How Soft Robotics is changing the field of Medicine.

By Kaushal M

Ever wish you had a cool “personal healthcare companion” like Baymax who would scan symptoms, diagnose and treat your medical condition (and also turn into a sick flying machine to go on epic adventures!) Surely, you would have liked this friendly humanoid soft robot and wondered about getting a chance to experience it in the future or maybe even developing it! But where do we currently stand with soft robotics and its application to medicine in particular?

What is soft robotics?

Before we delve into the details, we must understand what soft robotics is. Soft robotics is a subclass of bio inspired robotics targeted to mimic soft muscles and tissues for improving control and movement of the robot. The core concept of it is to convert a robot’s hard links into more flexible and soft designs with control over their rigidity, in order to achieve better dexterity, innumerable degrees of freedom and a more natural & fluidic motion of the robot. The primary inspiration behind this has been the way octopus moves and interacts with its surroundings. Along with this, the biology of caterpillars, snakes and birds has also heavily motivated some aspects of soft robotics.

Due to the characteristic nature of the soft robots, they could be applied with ease in tasks like gripping different objects or navigating cramped, complex, hazardous & variable environments like pipes, cable networks, accident debris and mines. Most soft robots are designed to work pneumatically, thereby reducing the risk of mishaps like sparking due circuit failure. With the rise of human-machine interaction, soft robots are especially considered for their safe design and are hence gaining traction in research.

Application of robotics to medicine

Robotics has innumerable applications in the medical field. Deploying autonomous robots for sanitation, monitoring patients, performing tests or diagnosing contagious diseases are a few use-cases in the medical area. Moxi, an intelligent assistive robot developed by Diligent Robotics is an example of deploying robots for healthcare.

The most recent boom in the robotics in healthcare domain has been robotic surgery. Da Vinci Surgery Systems is a leader in this industry delivering robotic-assisted minimally invasive surgery. Developments in the fields of tactile internet and cyber-physical systems have also enhanced remote robotic surgery. This is particularly exciting because it enables the possibility of carrying out telesurgeries from and at anywhere in the world (or even space!)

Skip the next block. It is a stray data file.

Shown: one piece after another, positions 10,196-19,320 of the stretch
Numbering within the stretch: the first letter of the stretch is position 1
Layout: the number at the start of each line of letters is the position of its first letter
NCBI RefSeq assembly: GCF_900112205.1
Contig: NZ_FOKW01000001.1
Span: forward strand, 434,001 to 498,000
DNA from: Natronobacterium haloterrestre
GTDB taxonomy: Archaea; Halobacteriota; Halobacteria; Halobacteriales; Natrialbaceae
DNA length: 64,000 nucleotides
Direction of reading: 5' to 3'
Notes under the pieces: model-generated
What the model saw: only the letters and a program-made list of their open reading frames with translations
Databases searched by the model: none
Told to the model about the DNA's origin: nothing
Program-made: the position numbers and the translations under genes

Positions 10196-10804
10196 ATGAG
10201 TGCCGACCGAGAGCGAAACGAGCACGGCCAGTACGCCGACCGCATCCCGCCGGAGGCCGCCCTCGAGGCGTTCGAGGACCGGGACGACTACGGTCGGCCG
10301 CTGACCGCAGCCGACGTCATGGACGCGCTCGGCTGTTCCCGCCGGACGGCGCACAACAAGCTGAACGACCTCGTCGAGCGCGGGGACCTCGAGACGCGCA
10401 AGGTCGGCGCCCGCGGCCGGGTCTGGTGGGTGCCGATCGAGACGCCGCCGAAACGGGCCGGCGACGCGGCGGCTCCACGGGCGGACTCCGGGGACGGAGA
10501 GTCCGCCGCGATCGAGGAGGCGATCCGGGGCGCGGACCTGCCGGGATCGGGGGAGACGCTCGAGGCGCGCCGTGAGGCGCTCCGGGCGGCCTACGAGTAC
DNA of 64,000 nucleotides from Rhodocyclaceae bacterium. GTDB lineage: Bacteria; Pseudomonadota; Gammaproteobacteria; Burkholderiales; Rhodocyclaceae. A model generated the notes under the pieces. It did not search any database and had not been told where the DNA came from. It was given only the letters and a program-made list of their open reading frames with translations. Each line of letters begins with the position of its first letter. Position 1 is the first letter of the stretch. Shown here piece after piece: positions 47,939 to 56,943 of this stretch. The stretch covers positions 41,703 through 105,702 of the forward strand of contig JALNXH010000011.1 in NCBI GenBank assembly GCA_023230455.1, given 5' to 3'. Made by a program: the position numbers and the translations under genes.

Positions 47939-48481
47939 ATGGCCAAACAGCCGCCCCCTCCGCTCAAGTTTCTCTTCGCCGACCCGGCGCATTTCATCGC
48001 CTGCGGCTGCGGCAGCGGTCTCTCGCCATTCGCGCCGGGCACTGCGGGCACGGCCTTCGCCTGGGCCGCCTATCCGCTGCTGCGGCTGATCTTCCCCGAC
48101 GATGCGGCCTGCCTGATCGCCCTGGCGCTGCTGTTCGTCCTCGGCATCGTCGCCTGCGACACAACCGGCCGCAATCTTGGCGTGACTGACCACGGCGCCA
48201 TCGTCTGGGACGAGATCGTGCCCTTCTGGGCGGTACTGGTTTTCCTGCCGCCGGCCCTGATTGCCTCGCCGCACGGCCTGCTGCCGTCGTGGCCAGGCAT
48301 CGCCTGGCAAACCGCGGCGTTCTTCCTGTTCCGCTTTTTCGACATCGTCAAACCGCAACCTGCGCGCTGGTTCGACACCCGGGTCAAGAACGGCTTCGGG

Soft robotics in medicine

Owing to the flexibility and freedom, soft robotics is promising in both invasive and non-invasive surgery. Most existing surgery robots are robotic arms which face challenges in limited motion, system complexity, reaching critical organs, grasping tools & equipment and safety & psychological assurance of the patient. Soft robots can gently grab various objects of any shape. They are made from tubes and artificial muscles which let them travel non-invasively through blood vessels, respiratory and digestive tracts. They can also fulfill the need for gentle and careful actions during operations. There are many startups in the soft robotic space that aim to build autonomous and collaborative robots for healthcare.

Another ground-breaking technology worth mentioning is the use of micromotors and nanomotors for targeted drug delivery. A nanomotor is a nanodevice that converts energy into motion like an electric motor. These nanomotors or biological nanomotors engineered using proteins can be controlled thermally or using electric & magnetic fields to deliver drugs. The future work in this field has great potential where micro or nanomotors can aid in surgery of critical organs or attack specific harmful cells.

Future of soft robotics in medicine

Coming back to our beloved Baymax, we must acknowledge that although the robot is a fictional character, there are many aspects about it that could be practically implemented in the future. Professor Chris Atkenson, professor of robotics at Carnegie Mellon University (CMU) and an expert in soft robotics has been the pioneer in the effort of creating a Baymax in real life. The future of soft robotics is truly exciting and promising.

Soft intelligent exosuits with multiple arms could be worn by surgeons for assisted surgery. This could eliminate human error and reduce risk of infection. Haptics play a crucial role as feedback to the surgeon. Current robotic surgeries are carried out using only visual feedback. Development

of electronic robotic skin for tactile perception could give this key feedback to the surgeon or operator. Tube-like soft robots could play a revolutionary role in various open, bypass or other types of heart surgeries where maneuvering through various valves and blood vessels is necessary. The material used in these robots or nanobots could be organic or even made from stem cells of the patient to make them more sterile and safe. Soft robotic sensors can also be used to gather critical patient data.


Really, the sheer enormity of applications and challenges in robotics is mind-blowing. Therefore, as budding engineers and innovators keen about research and development in robotics, it is important for us to look around to solve challenging problems and seek inspiration to come up with innovative solutions to solve them using robotics. The evolution of soft and bio-inspired robotics has been one such branch sprouting and growing long on the vast tree called robotics.

This article was published as a part of IEEE BITS Goa Student Branch’s Technical Writing Competition. The Article was the winning article, and hence went on to land on our medium page.
Credit for the article goes to the writer Kaushal M.




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